We could have sworn we wrote about 2110 Christian St. like two years ago, but for whatever reason we can't find the story in our archives. To make a not so long story even shorter, the property has been blighted and boarded up for many years, under the not-so-caring stewardship of the Philadelphia Housing Authority. The home next door, privately owned, has been in only slightly better condition through the years. The rest of the block is pretty attractive, with one of our favorite rehabs in the neighborhood at the end of the block.

In the past

Passing by over the weekend, wading through Erin Express crowds, we discovered that both 2108 and 2110 Christian St. are now under construction! Can you believe it?

Under construction!

Looking at public record, both properties were acquired last year by developer John Chang. He bought 2108 Christian St. for a very low price of $150K, but hey, good for him. 2110 Christian St., formerly owned by PHA, sold for only $100K. While the first transaction is simply a case of a developer getting a great deal, the second transaction is an example of a taxpayer-funded organization leaving about $100K on the table. How is this possible? Wouldn't those extra funds go a long way to helping fund new affordable housing starts? Or toward extremely deferred maintenance of other PHA properties in the neighborhood? Did the appraiser totally ignore real estate trends in the neighborhood or did they simply make up their numbers? It should be noted that the property next door closed two months prior to the sale of the PHA property, providing a low but still relevant comp!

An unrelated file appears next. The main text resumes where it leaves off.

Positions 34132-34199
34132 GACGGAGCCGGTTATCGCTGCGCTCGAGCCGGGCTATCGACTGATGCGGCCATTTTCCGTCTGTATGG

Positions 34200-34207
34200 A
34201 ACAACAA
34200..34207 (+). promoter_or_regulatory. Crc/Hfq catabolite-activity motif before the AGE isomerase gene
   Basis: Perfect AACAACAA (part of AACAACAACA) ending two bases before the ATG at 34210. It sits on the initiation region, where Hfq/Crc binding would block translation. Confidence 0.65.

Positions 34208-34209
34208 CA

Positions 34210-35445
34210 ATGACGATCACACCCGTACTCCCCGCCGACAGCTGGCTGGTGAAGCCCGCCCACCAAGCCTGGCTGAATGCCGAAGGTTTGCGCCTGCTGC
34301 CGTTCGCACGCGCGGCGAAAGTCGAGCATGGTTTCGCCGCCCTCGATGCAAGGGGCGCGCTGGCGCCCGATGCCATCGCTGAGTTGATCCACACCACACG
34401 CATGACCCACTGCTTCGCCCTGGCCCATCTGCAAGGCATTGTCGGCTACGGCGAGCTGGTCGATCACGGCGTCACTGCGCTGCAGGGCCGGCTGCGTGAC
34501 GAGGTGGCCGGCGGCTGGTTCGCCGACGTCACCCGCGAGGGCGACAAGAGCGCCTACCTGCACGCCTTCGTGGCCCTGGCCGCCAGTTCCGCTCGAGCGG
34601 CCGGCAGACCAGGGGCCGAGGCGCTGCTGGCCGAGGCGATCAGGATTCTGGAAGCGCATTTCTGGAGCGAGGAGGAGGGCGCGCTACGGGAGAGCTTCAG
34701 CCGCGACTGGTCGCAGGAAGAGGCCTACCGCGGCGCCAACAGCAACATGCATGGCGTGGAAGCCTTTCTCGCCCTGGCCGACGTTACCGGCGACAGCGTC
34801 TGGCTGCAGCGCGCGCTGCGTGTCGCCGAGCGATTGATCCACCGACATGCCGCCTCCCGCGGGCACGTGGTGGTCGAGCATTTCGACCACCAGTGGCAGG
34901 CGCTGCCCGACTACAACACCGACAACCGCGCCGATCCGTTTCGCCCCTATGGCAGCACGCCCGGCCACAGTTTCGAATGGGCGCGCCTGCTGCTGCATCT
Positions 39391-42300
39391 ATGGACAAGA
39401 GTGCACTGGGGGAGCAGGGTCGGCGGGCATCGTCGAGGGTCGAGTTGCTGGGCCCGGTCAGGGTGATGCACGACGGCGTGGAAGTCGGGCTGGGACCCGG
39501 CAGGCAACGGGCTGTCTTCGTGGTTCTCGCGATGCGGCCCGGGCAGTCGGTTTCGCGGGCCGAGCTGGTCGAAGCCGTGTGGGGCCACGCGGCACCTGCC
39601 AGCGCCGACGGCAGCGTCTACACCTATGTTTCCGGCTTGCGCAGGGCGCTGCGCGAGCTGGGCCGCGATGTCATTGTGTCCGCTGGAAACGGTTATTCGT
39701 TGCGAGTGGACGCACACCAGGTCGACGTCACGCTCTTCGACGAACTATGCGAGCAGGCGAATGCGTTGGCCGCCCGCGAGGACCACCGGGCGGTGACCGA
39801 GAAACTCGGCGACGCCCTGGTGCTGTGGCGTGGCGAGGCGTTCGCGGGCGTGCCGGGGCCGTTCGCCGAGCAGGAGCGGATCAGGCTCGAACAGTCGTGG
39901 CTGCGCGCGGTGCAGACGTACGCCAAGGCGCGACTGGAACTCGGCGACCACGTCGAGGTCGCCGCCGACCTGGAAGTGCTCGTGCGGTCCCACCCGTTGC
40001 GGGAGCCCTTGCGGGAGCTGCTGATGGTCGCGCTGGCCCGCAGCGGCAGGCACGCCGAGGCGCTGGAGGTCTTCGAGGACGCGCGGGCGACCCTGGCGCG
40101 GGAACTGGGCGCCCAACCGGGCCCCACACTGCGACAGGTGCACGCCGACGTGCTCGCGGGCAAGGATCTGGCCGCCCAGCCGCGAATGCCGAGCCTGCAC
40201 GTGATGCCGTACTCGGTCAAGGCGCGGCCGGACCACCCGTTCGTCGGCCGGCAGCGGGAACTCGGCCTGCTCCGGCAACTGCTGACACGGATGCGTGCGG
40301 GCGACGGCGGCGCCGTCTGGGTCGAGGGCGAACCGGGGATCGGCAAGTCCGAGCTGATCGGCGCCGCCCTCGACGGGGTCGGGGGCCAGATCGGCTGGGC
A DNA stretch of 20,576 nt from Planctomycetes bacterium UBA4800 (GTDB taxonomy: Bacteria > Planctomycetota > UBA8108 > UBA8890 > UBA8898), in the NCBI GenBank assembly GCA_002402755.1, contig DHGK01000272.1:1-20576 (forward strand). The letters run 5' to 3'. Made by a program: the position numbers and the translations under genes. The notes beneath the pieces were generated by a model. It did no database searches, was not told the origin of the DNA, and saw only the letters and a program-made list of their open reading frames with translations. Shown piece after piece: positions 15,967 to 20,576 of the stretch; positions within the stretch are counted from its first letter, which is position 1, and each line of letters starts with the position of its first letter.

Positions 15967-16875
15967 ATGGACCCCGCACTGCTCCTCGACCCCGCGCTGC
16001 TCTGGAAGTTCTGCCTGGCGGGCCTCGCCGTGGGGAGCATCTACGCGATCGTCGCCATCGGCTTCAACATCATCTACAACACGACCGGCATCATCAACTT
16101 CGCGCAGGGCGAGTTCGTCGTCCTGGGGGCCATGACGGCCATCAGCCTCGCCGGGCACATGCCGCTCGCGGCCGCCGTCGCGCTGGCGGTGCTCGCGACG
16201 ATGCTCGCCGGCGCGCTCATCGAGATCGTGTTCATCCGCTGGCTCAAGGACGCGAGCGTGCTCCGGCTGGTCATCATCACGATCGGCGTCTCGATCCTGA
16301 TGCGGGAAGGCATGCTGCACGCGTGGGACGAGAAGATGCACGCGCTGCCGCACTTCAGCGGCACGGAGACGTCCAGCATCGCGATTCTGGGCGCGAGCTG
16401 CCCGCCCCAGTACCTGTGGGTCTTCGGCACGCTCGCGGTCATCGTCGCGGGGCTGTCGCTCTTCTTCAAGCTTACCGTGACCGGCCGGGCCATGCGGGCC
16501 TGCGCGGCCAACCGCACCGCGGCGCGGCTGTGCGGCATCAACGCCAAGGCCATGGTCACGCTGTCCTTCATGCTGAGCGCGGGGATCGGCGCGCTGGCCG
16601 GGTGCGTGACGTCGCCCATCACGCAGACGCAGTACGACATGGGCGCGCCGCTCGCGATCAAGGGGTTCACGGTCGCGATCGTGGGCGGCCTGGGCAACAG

Look, we don't begrudge the developer for getting two great deals. And make no mistake, we're thrilled to see these properties redeveloped. But for an agency that has limited funds, more scattered site homes than it knows what to do with, and apparently very little inclination to sell their vacant properties, you'd think they'd at least go to the trouble of having some clue about the market when they actually do decide to sell. Or maybe, <gasp>, they could have listed the property on the market in order to get the highest price possible?

Sounds crazy, right?